Reasons to Integrate Antimicrobial Protection into Water Storage Tanks

Written by Dr. Glenner Richards, Director of Microbiology and Analytical Chemistry Laboratories at Microban International.

Daily, each human being needs approximately 20 liters of water for basic survival necessities such as drinking and cooking. An additional 50 to 150 liters of water is required for activities such as washing, bathing, laundry, and irrigation.1 In the last century alone, increasing water consumption has been outpacing the rate of population growth. The world’s six billion people are consuming 54% of all the accessible freshwater contained in rivers, lakes and underground aquifers.2

As the global population increases, demand for access to reliable sources of potable water is approaching its limit. It is reported that one-third of the global population now live in areas of “water stress”, where demand can exceed supply. In addition, increasing pollution from urban, industrial, and agricultural sources is making available resources either unusable or a major health risk.3

Water storage tanks & clean water supply

Water storage tanks are commonly used to maintain sufficient, clean water supply for short- or long-term usage.4 Water tank parameters include the general design of the tank, choice of construction materials, and linings. Various materials are used for making water storage tanks including polyethylene, polypropylene, fiberglass, concrete, stone, and steel.5

By design, a water storage tank should do no harm to the water. Water is susceptible to a number of ambient negative influences, including bacteria, algae, changes in pH, and an accumulation of minerals. The contamination can come from a variety of origins such as piping, tank construction materials, and animal feces. A correctly designed water tank works to address and mitigate these negative effects. It is imperative that water tanks be cleaned annually to preclude delivery of algae, bacteria and viruses to people or animals.5

Safe drinking water is defined as water with microbial, chemical and physical characteristics that meet World Health Organization (WHO) guidelines. Even for those people who have access to clean water, the provision is irregular where piped water supply operates sporadically. Safe household water storage is a critical component of a Household Water Treatment and Safe Storage (HWTS) system. This system is being promoted by WHO worldwide in areas that do not have piped drinking water.2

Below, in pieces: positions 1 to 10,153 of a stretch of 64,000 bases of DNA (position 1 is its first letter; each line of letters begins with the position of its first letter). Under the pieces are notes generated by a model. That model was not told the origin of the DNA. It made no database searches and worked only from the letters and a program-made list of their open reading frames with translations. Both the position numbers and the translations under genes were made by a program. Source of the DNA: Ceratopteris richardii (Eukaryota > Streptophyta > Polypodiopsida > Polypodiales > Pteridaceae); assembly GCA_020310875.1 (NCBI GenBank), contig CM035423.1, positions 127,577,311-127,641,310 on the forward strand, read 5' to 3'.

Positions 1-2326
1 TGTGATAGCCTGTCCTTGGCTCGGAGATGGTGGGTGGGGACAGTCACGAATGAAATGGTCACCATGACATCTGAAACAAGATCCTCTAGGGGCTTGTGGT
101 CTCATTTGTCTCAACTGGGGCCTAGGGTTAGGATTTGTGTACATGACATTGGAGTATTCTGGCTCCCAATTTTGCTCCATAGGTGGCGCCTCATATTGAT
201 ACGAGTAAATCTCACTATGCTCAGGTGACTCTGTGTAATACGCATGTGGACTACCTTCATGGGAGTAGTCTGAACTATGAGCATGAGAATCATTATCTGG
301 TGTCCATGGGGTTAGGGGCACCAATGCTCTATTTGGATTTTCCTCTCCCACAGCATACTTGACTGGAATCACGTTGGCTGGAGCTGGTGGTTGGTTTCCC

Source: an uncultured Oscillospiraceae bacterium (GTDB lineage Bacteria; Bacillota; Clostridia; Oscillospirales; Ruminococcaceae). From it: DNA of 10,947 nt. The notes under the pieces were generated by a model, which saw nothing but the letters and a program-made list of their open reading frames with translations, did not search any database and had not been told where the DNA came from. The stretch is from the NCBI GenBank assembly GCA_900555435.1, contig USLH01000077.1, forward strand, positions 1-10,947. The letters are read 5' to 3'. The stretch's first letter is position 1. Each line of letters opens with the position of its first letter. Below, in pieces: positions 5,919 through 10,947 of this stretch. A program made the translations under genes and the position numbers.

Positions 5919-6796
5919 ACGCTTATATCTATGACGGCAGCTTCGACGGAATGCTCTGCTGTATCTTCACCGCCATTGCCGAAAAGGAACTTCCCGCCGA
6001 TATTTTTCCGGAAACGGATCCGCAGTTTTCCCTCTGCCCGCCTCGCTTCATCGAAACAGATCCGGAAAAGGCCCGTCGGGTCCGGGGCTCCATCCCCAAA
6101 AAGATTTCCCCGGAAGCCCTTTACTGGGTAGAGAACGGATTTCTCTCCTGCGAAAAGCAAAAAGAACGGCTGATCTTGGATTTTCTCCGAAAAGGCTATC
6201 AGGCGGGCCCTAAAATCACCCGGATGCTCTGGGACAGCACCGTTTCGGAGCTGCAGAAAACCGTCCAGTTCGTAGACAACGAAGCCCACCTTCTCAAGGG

Water storage tanks can have their own impact on quality of water if they are not handled hygienically. Common problems in water storage tanks and reservoirs include loss of disinfectant residual, bacteria re-growth, and excessive detention time.4 Sometimes, due to cleaning lapses and long duration of storage, the water gets contaminated with microbes. Additionally, even the surface of water storage containers can become contaminated as microbes attack the structural material. This causes contamination of even fresh potable water which comes after the old contaminated water is removed.

There are multiple ways to prevent product deterioration, odors and stains caused by the growth of microbes on water storage tanks. The first step should always be to clean surfaces with approved disinfectant materials that kill microbes. In addition, embedded antimicrobials can provide an added line of defence against microbial degradation.